Eliacin Rosario-Cruz

Abrazando Esperanzas

Month: April 2008 (page 1 of 8)

Twitter Updates for 2008-04-30

  • family not feeling well. I’m making saimin soup for dinner. #
  • The Revolution Starts at Home Blog – my wife’s blog is coming soon #
  • putting the kids to bed. Reading to my daughter Angelina Ballerina and Our Word is Our Weapon by Subte Marcos #
  • just ordered book Darker Nations: A People’s History of the Third World http://is.gd/aiJ #
  • watching the simpson on hulu.com http://tinyurl.com/5wqy2u #
  • @knightopia try tubetv.app http://www.chimoosoft.com/products/tubetv/ #
  • that 90’s show – http://tinyurl.com/5wqy2u #
  • Morning Prayers at the Mustard Seed House. #
  • Blog post – prophetic christian vs. constantinian christian – cornell west – http://is.gd/awn #
  • @Casmar no soy fanatico de flock – is to cluttered for me #
  • @patl I snoozed him yesterday for the next couple days. #

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We Don’t Stop: Interview with Michael Franti

 We Don’t Stop: Interview with MichaeL Franti

If the contemporary struggle for a better world has a soundtrack, it surely features the music of Michael Franti. To Franti, music and activism are one and the same — his albums, the last three of which have sold over 100,000 copies combined, are truth-telling manifestos you can dance to. While touring constantly, he tirelessly promotes peace, sustainability and human rights. His annual Power to the Peaceful festival raises money for different causes each year — from Mumia Abul Jamal’s legal case to bringing American troops home from Iraq. Last year, 60,000 people attended in San Francisco and 4,000 in São Paulo, Brazil. He has been named an Ambassador of Peace by the World Health Organization, and performs benefit concerts for Iraq Veterans Against the War, grassroots workers in New Orleans, as well as free concerts in prisons. In his personal life he is a vegan and yogi, and if you find yourself behind his hybrid or his biodiesel tour bus, follow him: he’ll pay your bridge toll. Last month we visited Franti in his San Francisco studio as he was putting the finishing touches on his new release, “All Rebel Rockers,” due out in September.

Gregory Dicum: Emma Goldman was famously paraphrased “If I can’t dance, I don’t want to be part of your revolution.” Whenever I hear that, I think of you.

Michael Franti: If at the end of the political upheaval and change, we’re all sitting around wearing armbands and having meetings and nobody’s having any fun, then what was the point? That’s where I come in. I love to make people dance, and what I’ve seen is in the places where people have been hit the hardest, that’s the place they’re most eager to dance.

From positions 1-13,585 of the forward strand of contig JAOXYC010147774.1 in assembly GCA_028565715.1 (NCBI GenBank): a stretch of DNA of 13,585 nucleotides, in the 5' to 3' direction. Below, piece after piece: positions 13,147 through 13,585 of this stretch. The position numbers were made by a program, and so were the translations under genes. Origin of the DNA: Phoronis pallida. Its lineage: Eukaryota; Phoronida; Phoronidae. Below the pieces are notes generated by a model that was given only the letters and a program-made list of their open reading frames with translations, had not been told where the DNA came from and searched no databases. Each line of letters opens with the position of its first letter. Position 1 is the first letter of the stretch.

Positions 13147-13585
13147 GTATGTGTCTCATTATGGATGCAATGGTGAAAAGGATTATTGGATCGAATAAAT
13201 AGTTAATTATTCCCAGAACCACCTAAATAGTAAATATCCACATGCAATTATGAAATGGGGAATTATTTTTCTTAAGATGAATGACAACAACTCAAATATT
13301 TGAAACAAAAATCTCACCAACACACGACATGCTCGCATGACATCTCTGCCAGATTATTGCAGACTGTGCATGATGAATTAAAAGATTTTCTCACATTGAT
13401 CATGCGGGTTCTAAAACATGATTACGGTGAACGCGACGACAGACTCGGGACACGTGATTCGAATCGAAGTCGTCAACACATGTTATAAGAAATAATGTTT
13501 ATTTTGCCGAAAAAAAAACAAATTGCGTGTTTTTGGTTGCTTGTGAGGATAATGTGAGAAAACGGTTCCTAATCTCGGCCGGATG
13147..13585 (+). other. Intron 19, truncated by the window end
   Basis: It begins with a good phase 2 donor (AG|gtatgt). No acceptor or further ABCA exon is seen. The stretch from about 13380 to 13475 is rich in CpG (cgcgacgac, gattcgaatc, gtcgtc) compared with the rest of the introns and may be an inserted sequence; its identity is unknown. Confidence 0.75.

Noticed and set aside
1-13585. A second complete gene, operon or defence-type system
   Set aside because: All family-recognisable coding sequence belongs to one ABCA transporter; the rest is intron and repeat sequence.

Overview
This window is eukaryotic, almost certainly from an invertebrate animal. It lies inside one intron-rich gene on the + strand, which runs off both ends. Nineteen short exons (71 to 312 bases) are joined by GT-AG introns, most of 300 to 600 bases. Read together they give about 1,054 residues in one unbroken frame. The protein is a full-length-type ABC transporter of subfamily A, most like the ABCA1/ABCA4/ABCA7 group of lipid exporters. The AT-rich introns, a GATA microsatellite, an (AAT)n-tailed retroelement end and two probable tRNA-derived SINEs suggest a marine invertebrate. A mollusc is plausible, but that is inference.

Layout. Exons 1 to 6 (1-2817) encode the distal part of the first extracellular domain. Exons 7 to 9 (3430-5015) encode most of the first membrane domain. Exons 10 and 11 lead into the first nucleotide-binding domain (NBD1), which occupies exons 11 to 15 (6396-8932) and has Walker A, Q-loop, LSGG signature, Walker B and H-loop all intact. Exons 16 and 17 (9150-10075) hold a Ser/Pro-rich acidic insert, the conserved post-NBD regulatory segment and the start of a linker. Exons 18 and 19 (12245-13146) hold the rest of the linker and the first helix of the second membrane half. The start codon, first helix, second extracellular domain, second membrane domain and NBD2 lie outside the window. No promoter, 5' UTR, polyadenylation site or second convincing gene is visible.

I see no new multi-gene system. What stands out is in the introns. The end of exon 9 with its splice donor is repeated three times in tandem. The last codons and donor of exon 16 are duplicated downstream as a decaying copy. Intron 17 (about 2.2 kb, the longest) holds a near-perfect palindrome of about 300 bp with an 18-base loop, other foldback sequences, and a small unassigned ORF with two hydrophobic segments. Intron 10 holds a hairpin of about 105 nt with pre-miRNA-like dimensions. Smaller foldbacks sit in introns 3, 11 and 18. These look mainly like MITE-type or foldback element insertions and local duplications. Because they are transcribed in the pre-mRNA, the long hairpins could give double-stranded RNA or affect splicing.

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Prophetic Christian vs. Constantinian Christian According to Cornell West

Twitter Updates for 2008-04-29

  • sushi and Fat Tire Amber Ale http://www.newbelgium.com/beers_ft.php #
  • setting up wife’s blog #
  • Tuesday Book Review – Dispatches from Latin America #
  • @dydimustk nite, nite #
  • Morning Prayers at the Mustard Seed House #
  • @spiritfarmer be right there in a couple minutes #
  • my wife just told me that I stink. Literally. I better go and take a shower. #
  • at Cafe Javasti with Peter Geel http://tinyurl.com/5z6tf7 #

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Celts and Anabaptists: Wisdom from the Margins for Tomorrow’s Church? | The Anabaptist Network

Celts and Anabaptists: Wisdom from the Margins for Tomorrow’s Church? | The Anabaptist Network

Among the fascinating things that are going on today are the reemergence from the margins of Christendom of the Celtic and the Anabaptist Christian traditions. There are many differences between these traditions. The Celtic tradition is very old; it emerged in the sixth century in the Christianization of Wales, Ireland, Scotland and Northumbria; it is a tradition associated with the evangelization of the Celtic peoples and the development of Christendom among them. The Anabaptist tradition, by contrast, is younger – it is only 475 years old; it sprang up in the 1520s in three areas of central Europe, and spread out across Europe and around the world from there. It was a protest against the coercive, compulsory Christianity of Christendom, and indeed has been the progenitor of the free church traditions. As such, it has functioned as one of the solvents of Christendom.

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